Nikki Haley, left, and Donald Trump, right

Former UN Ambassador Nikki Haley, left, will be the only remaining candidate challenging former President Donald Trump, right.

DC PRIMARY REPRESENTS HALEY’S BEST CHANCE YET TO BEAT TRUMP

The former president already had a commanding lead heading into this week, holding ten times as many delegates as Haley before earning 29 in Monday’s North Dakota win.

The loss marked another blow to Haley’s campaign, though the former South Carolina governor has vowed to stay in the race as long as there is a path to victory.

Nikki Haley

Republican presidential candidate Nikki Haley speaks at a rally during the District of Columbias Republican presidential primary at the Madison Hotel in Washington, D.C., on Friday, March 1, 2024. (Tom Williams/CQ-Roll Call, Inc via Getty Images)

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That path will likely have to start appearing on Super Tuesday, where voters in 15 more states will head to the polls to determine who gets a share of 865 total delegates. While neither candidate can reach the needed 1,215 delegates to secure the nomination this week, continued dominance by Trump would give Haley a near impossible uphill climb. 

For its part, the Haley Campaign has invested heavily in a Super Tuesday turnaround, announcing a seven-figure ad buy earlier this month meant to target many of the states on the Tuesday slate.

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Column: For the second time in days, the Supreme Court helped make another Trump presidency possible

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Column: For the second time in days, the Supreme Court helped make another Trump presidency possible

The Supreme Court held Monday that a single state such as Colorado can’t prohibit Donald Trump from running for president as an insurrectionist under the 14th Amendment. It was the second time in less than a week that the court provided a crucial boost to the former president’s campaign to return to the White House.

The court’s strong inclination to restore Trump to the ballot was clear from the oral argument in the case last month, and indeed the justices reversed the Colorado Supreme Court unanimously. The “per curiam,” or “by the court,” opinion further emphasized that the court was speaking with a single voice.

But the justices were far from united on the rationale for reversal. There was a clear 5-4 split with two concurrences, one by the liberal justices — Sonia Sotomayor, Elena Kagan and Ketanji Brown Jackson — and the other by Justice Amy Coney Barrett.

The narrow, right-wing majority within the unanimous decision held that congressional legislation is needed to enforce Section 3 of the 14th Amendment, which prohibits elected officials who engage in insurrection from holding office again. This clearly restricts the amendment’s force going forward.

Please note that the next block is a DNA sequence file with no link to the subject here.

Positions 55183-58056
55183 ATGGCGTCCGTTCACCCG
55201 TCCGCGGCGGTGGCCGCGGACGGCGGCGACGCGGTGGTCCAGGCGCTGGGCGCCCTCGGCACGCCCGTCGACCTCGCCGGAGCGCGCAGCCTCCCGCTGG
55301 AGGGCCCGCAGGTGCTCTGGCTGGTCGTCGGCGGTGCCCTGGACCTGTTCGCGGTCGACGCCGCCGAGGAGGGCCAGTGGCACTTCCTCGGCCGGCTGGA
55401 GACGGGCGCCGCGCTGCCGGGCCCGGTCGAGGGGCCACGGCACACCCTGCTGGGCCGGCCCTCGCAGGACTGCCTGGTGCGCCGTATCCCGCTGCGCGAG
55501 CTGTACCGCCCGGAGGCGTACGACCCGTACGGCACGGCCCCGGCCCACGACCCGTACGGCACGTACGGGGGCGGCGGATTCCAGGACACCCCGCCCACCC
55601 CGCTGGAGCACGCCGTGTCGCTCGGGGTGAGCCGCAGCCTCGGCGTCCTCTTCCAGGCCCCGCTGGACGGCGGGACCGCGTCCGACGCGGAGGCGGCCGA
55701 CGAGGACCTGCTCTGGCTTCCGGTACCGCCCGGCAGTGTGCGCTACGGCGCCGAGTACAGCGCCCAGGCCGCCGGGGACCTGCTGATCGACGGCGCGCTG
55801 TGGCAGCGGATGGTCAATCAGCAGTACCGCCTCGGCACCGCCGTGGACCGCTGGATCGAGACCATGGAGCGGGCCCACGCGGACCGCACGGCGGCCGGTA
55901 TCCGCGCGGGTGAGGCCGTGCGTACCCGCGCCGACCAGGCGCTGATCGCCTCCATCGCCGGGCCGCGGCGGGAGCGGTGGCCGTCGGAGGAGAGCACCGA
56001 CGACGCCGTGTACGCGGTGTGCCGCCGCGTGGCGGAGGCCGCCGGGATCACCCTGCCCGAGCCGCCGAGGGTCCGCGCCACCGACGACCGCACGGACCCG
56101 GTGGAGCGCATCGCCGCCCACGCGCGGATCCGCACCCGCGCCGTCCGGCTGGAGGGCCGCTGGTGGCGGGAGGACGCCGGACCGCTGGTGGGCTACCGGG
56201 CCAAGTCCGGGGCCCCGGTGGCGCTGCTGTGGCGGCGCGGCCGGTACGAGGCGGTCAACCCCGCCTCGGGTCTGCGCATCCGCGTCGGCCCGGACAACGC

All four of the concurring justices parted from requiring a federal law to enforce Section 3. For them, it was sufficient that the Colorado decision would impose an inconsistent and intolerable patchwork in which a major presidential candidate appeared on the ballot in some states but not in others. As the court wrote, “Nothing in the Constitution requires that we endure such chaos.”

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The opinion signed by the three Democratic-appointed justices, though styled as a concurrence, was fairly sharp in its differences with the majority. Most pointedly, they quoted Justice Stephen G. Breyer’s dissent in Bush vs. Gore, the 2000 opinion that remains a bête noire for liberals: “What it does today, the Court should have left undone.”

Barrett similarly felt that her five fellow conservatives had overreached. But she sounded a conciliatory note, writing that “this is not the time to amplify disagreement with stridency.”

So although the court was able to come together as to the result, surely a priority for Chief Justice John G. Roberts Jr., its political divisions were evident just beneath the surface. It was no kumbaya moment.

In cases of this magnitude and political stakes, the court is better off when it’s unanimous or nearly so. Kagan and Jackson, who seemed to be leaning toward reversal at oral argument, and even Sotomayor, whose inclination was less clear, thereby stepped up in the service of the court’s institutional interest. Notwithstanding their fundamental differences with the majority, their concurrences permitted the court to conclude with a feel-good paragraph noting that “All nine Members of the Court agree with that result.” They were good soldiers and team players, which may engender goodwill with Roberts going forward.

Of course, with the rock-ribbed conservatives to the chief justice’s right, there may be scant prospect of similar goodwill. The court’s right has been in lockstep on ideologically divisive matters, and there’s no reason to expect that to change.

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Indeed, after last week’s decision to review the D.C. Circuit Court of Appeals’ rejection of Trump’s claim of immunity from prosecution for Jan. 6, today’s decisive ruling is a second substantial victory for the president who appointed three of the justices.

Some observers speculated that the justices would view the two Trump cases, on immunity and the 14th Amendment, as a pair that they would split. Ruling for Trump on the Colorado case and against him on the Jan. 6 prosecution would communicate a sort of neutrality.